Now, if you noticed, I highlighted the words that Chris used to make his case in blue. The Greek word ἐστιν is the conjugated form of the word “eimi” that he mentions in the video link above. It is this word that Chris wrongly interprets in this context. But since conditionalists tend to define death in hyper-literal terms, it is no wonder that they look at Scriptures like this and have to make it fit their own annihilationistic hermeneutic. Nevertheless, Chris explicitly states that “is” does not “equate” eternal life with knowing God the Father and the Son. But let’s look at the other words within this context to help us to understand the semantic function of “is” in this context.
I would like to reveal and exegete more Scriptures that conditionalists use to affirm their position of annihilationism, but let’s cut to the chase. There’s an even bigger topic at hand. And it is in the area of atonement. Because whenever you change the nature/definition of eternal punishment or eternal life, you inevitably change your view of the atonement. And even though conditionalist claim to say that their view of hell doesn’t change their outlook on the atonement (in a heretical way at least), it seems that when the contributors write or speak on their podcasts, they betray themselves. And this issue is hard to tackle in writing seeing that those within the conditionalist camp are not only varied in their opinion concerning what happens in the intermediate state (between death and the resurrection), and the nature of Hell (whether it is retributive and/or restorative), but because of their hermeneutics and also some of their different applications of penal substitutionary atonement (PSA). But I contest that this position is indeed not only a gateway doctrine to heresy, but it seems to accommodate heretical company. And hopefully, the concerns below will make this more clear. Continue reading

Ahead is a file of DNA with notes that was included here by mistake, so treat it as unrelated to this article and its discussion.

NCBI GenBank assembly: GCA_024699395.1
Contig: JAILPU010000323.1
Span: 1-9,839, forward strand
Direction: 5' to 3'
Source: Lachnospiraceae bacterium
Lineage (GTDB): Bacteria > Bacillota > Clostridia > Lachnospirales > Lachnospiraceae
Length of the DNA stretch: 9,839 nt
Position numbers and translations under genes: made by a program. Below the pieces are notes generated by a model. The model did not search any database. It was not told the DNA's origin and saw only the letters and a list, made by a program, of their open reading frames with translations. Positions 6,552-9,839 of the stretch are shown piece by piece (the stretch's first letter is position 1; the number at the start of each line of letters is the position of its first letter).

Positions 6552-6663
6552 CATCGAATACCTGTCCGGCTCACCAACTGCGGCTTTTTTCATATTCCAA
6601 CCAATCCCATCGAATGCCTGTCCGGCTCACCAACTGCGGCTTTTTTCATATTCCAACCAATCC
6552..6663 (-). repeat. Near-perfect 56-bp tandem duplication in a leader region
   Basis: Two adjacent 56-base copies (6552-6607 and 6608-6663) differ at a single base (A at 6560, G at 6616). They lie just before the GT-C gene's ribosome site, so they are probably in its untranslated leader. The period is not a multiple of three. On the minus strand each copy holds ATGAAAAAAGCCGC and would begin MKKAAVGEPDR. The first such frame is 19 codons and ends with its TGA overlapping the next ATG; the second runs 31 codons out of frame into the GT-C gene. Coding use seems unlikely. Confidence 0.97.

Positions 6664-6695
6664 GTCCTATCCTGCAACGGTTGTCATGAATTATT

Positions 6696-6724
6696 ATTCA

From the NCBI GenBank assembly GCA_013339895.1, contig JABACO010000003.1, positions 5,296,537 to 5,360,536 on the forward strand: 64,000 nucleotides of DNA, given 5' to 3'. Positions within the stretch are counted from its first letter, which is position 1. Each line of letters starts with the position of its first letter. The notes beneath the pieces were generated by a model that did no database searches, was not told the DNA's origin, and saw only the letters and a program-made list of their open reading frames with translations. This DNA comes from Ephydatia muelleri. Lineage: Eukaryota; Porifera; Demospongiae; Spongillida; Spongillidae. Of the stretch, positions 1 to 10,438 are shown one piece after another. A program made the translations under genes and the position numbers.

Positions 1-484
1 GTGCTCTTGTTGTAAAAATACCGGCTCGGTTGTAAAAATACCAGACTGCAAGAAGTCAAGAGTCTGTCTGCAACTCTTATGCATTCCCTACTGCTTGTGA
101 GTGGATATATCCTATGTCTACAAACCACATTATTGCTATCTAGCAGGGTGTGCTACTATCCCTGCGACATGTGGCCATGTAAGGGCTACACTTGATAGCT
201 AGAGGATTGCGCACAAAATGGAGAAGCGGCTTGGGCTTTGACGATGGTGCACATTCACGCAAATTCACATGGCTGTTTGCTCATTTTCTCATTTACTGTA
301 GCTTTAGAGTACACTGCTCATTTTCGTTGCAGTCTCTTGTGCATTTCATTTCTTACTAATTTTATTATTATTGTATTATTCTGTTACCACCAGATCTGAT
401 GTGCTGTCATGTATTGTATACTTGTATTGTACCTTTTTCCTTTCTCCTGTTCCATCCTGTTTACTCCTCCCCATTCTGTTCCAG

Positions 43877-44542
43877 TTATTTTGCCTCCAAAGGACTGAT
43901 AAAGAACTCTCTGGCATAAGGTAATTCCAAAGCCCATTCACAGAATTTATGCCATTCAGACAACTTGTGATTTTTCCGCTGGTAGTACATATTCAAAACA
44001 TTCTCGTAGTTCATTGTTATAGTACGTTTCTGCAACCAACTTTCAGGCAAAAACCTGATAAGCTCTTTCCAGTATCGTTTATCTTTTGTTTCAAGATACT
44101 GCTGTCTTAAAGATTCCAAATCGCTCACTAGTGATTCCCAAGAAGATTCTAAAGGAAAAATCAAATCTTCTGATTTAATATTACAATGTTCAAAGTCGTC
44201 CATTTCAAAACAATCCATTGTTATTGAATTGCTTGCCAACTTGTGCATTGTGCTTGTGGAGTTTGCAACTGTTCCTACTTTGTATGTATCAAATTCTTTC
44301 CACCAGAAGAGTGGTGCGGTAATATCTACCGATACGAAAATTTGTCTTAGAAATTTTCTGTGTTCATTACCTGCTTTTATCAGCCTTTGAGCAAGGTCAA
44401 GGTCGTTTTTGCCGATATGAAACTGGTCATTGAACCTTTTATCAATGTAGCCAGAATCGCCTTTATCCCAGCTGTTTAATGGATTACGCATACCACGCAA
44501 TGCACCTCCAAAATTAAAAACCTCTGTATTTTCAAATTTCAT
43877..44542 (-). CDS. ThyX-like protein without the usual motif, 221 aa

***Please read part 4a first***
In this continuation of Part 4a, we will look at different chapters of Irenaeus’ work that reveal that he really believed in the wicked who continue in eternal punishment, not annihilation. I worded it that way on purpose because those within the Rethinking Hell network believe that this Church Father (and others) simply used “biblical language” to talk about hell, not meaning that the wicked would reside there forever. In the future, I will show why that is simply not true depending on who you mention. You should read the article I’m referring to here if you have not read it already.
Although, I will not elevate the writing of the Church Fathers above Sola Scriptura, I am only taking the time to write about this simply because a claim is made, and being familiar enough with the Church Fathers’ writing, wanted to re-investigate these claims. And predictably, they are out of context. The principles of textual analysis that I will incorporate here in understanding Irenaeus can easily be applied to other writings if need be. One of them being, systematic study of the whole of their writings. Or at the very least, a good chunk of it.
Below is a list of chapters I will reference so that you can click on each of them and read them at your leisure. They will be numbered, and I will quote from them so that you know which link I am referring to.
1. Against Heresies (Book V, Chapter 27)
2. Against Heresies (Book IV, Chapter 28)
3. Against Heresies (Book II, Chapter 33)
4. Against Heresies (Book IV, Chapter 39)
5. Against Heresies (Book IV, Chapter 40)
1. Regarding Book V, Chapter 27, Irenaeus recognizes that not only will there be a greater punishment awaiting the wicked than those of Sodom and Gomorrah (a city Chris affirms is an example of annihilation), Irenaeus goes on to say: